Every Friday we share three people that we’re following on Twitter, and we think that you should follow too. This week, we’re following the people that aren’t happy with simply using wearable technology as a consumer device – but want to find ways to put it to work and make some jobs a bit more futuristic.
— Brian Ballard (@BrianBallard723) September 23, 2014
Brian Ballard, CEO, APX Labs
A lot of media focus in the wearables tech space lately has been on the hardware makers. Which makes sense, since it feels like we’re still trying to figure out what form wearable technology will take in these early days – a watch we wear on our wrist, or glasses we put on our head? But APX Labs is taking that hardware and putting it to work with its software layer that connects those devices to backend ERP systems, like Salesforce1 as they demonstrated for us while at Dreamforce. Ballard shares updates about his day-to-day work as CEO of APX Labs and also finds some web content gems about wearable tech like the video above.
Excited to announce our funding… even more excited about the partnerships we're putting in place and getting… http://t.co/K04JY1UWB8
— Andrew D'Souza (@andrewdsouza) September 24, 2014
Andrew D’Souza, President of Bionym
Formerly the president at Waterloo, Ont.-based education software firm TopHat, D’Souza is now putting is entrepreneurial skills to work at Bionym, a wearables tech company in Toronto that is looking to use your unique cardiac signature as a way to authenticate you for a variety of different situations. Bionym just released its first wrist band hardware to developers and is looking for help to build around its concept of a platform for persistent identification. Follow D’Souza not only to get the latest on this emerging company, but to get an inside view of someone that’s active in Toronto’s startup community.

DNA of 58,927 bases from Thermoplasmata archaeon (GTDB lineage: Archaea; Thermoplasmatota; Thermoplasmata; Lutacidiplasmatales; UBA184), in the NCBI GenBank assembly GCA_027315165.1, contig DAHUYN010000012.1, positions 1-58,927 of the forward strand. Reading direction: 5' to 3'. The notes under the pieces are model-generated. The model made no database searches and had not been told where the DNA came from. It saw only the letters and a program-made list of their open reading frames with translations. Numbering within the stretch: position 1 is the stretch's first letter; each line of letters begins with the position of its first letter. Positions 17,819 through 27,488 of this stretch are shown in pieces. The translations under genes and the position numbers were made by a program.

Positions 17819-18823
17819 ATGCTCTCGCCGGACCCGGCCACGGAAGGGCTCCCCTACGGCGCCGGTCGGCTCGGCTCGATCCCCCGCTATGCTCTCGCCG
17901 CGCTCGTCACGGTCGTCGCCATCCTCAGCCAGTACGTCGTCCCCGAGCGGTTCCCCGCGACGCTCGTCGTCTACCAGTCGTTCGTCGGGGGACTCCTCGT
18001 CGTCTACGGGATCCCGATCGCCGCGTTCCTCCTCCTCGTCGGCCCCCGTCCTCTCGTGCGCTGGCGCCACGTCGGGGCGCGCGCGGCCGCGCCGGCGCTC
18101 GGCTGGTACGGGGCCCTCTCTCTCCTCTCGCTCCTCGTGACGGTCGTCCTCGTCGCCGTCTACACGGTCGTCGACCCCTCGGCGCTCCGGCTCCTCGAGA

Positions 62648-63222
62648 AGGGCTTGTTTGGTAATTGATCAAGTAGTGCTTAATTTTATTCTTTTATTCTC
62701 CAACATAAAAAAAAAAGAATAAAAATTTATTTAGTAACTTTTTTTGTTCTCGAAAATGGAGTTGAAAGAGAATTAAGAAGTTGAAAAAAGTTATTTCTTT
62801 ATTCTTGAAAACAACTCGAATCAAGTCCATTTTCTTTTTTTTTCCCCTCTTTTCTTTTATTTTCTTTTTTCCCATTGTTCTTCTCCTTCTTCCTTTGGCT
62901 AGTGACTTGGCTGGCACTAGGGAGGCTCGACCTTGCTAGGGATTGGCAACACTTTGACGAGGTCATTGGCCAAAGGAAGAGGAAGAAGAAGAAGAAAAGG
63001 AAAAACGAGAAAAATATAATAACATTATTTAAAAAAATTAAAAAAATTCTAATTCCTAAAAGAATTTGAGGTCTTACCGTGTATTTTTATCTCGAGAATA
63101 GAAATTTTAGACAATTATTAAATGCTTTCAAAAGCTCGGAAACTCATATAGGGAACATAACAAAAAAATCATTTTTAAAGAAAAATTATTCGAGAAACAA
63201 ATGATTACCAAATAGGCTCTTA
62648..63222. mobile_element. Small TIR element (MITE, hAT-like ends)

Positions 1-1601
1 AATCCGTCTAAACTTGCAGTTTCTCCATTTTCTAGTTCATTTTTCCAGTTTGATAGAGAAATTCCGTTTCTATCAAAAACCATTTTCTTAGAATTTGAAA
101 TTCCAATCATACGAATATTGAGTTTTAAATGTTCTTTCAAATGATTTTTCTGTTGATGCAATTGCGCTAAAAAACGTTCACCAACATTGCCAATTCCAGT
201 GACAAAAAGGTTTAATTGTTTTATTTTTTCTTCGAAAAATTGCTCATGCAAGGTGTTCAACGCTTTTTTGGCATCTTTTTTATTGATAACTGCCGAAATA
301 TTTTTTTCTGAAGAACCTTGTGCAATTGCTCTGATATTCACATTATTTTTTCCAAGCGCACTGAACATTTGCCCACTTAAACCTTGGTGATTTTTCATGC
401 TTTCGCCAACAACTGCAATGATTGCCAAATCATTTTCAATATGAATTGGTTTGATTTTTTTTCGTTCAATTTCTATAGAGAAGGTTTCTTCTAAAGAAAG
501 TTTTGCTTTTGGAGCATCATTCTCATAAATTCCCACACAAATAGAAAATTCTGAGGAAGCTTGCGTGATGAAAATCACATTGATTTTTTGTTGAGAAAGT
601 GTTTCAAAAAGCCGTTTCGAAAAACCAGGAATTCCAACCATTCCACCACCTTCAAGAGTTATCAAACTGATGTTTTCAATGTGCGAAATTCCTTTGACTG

Talking to devices you are NOT wearing (TV, thermostat)…. cool. Talking to devices you are wearing (watch, glass)…. not cool #wearables
— Stephen Lake (@srlake) October 23, 2014
Stephen Lake, CEO, Thalmic Labs
If you’ve watched the Iron Man movie and you’re just counting down the moments until your workspace transforms into a gestural-controlled interface with floating holograms, then you’ll be a fan of Thalmic Labs. It’s working on the gestural interface part with its Myo arm band that translates the movements of your arm and hands into input for computers. Developers have already been working with hardware units for weeks and Thalmic is starting to be put to use by several partners, including APX Labs. CEO Stephen Lake is very active on Twitter, sharing lots about Thalmic Labs and also looking to connect with others.